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String Manipulations  RSS feed

 
Kevin Mills
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So, I have a String, p, which I need to:

- trim off the beginning two character
- reverse it
- turn it into a char[]

In that order.

What I currently have is:



Which works, however it seems pretty unwieldy, so I'm wondering if there's a simpler (or more efficient) way to do it. Is what I have idiomatic Java?

If what I'm trying to do is not clear, I'll give an example. If p was the string "0x50B", like a typical representation of a hex number, I want a char array containing {'B', '0', '5'}, which again, my code does give me, but I'm just wondering if there's a better way to do it.
 
Jeanne Boyarsky
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Kevin,
Welcome to CodeRanch!

I wouldn't use a StringBuilder there. You aren't saving any operations over a regular String. substring is called on the original String and returns a String so that is the same. Then the StringBuilder is created off of that String. reverse() doesn't create a new String because it is in StringBuilder. But then you immediately call toString() which does create a new String. I'd just write:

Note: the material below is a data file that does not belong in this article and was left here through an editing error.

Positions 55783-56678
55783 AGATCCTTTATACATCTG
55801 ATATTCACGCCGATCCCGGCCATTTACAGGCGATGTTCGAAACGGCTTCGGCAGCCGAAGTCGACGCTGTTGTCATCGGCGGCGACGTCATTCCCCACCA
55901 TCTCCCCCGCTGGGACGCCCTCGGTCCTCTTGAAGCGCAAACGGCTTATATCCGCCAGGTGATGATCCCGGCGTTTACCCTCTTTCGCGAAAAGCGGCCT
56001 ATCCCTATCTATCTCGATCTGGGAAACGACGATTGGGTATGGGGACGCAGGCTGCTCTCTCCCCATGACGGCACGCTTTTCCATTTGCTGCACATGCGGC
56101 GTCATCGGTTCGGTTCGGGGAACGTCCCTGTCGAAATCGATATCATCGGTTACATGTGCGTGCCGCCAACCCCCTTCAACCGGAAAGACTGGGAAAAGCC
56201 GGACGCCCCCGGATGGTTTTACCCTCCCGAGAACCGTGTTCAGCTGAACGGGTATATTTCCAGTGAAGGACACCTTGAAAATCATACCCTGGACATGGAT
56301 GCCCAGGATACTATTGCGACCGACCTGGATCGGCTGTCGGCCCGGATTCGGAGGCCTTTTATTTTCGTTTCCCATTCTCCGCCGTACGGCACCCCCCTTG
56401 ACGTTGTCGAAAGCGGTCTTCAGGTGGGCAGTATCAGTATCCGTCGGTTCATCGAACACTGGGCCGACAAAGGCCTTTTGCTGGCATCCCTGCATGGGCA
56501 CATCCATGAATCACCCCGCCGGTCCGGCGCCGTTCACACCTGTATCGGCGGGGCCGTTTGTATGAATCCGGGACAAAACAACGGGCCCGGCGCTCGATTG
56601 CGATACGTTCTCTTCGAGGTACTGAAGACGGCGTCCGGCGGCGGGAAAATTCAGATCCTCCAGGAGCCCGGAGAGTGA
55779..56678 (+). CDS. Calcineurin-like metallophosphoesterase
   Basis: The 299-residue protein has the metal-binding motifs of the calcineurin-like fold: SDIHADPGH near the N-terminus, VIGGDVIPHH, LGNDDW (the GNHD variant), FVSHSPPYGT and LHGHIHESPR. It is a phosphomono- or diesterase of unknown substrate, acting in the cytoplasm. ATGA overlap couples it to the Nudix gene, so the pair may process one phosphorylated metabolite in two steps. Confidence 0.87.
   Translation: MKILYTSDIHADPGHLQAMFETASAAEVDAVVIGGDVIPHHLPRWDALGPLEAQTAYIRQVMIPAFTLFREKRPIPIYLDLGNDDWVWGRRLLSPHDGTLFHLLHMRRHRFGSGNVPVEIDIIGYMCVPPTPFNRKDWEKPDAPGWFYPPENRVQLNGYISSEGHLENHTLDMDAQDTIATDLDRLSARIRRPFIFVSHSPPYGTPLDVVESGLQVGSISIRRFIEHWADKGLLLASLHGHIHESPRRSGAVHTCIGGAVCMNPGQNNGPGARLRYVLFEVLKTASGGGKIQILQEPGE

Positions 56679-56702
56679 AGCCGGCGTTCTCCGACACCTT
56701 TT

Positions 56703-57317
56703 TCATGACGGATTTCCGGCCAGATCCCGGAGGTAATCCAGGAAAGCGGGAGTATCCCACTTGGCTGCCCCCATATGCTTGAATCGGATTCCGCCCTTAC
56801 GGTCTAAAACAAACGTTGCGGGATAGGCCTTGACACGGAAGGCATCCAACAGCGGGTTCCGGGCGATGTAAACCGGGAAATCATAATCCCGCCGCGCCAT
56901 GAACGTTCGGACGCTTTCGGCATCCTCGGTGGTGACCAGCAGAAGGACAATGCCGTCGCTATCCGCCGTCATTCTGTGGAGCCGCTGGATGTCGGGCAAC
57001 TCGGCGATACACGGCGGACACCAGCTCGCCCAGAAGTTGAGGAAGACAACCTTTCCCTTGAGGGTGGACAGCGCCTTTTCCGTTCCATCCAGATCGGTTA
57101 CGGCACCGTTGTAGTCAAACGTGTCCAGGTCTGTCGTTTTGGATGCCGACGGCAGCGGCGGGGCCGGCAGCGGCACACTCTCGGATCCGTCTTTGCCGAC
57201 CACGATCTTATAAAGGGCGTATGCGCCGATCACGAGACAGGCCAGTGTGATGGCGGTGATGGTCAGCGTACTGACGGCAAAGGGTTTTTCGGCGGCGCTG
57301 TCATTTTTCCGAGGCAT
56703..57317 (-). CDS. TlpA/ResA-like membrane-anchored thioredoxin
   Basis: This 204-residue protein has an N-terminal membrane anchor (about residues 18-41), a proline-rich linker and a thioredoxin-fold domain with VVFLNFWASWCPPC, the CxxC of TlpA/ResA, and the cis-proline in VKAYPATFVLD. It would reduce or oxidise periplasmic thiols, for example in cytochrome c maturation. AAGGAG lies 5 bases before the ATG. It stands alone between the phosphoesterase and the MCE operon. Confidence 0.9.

Let's suppose you had more operations and p is a very long String so the StringBuilder is worth it. Instead of:


You could write:


All I did was change the indentation. But it is a lot easier to see what is going on.
 
Kevin Mills
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Jeanne, thank you for the indentation tip about chaining method calls. I didn't realize you could do that - very helpful.

However, I don't think the String class has a reverse method. I checked its JavaDoc and it doesn't seem to have it listed. The fact that it didn't was precisely the reason I decided to use a StringBuilder.
 
Jeanne Boyarsky
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Kevin Mills wrote: The fact that it didn't was precisely the reason I decided to use a StringBuilder.

You're right! I forgot about that because I was distracted by the chaining. Giving you a cow for successfully correcting a moderator. Speaking up is a good thing!

You can still use the indentation technique with your code at least.
 
It is sorta covered in the JavaRanch Style Guide.
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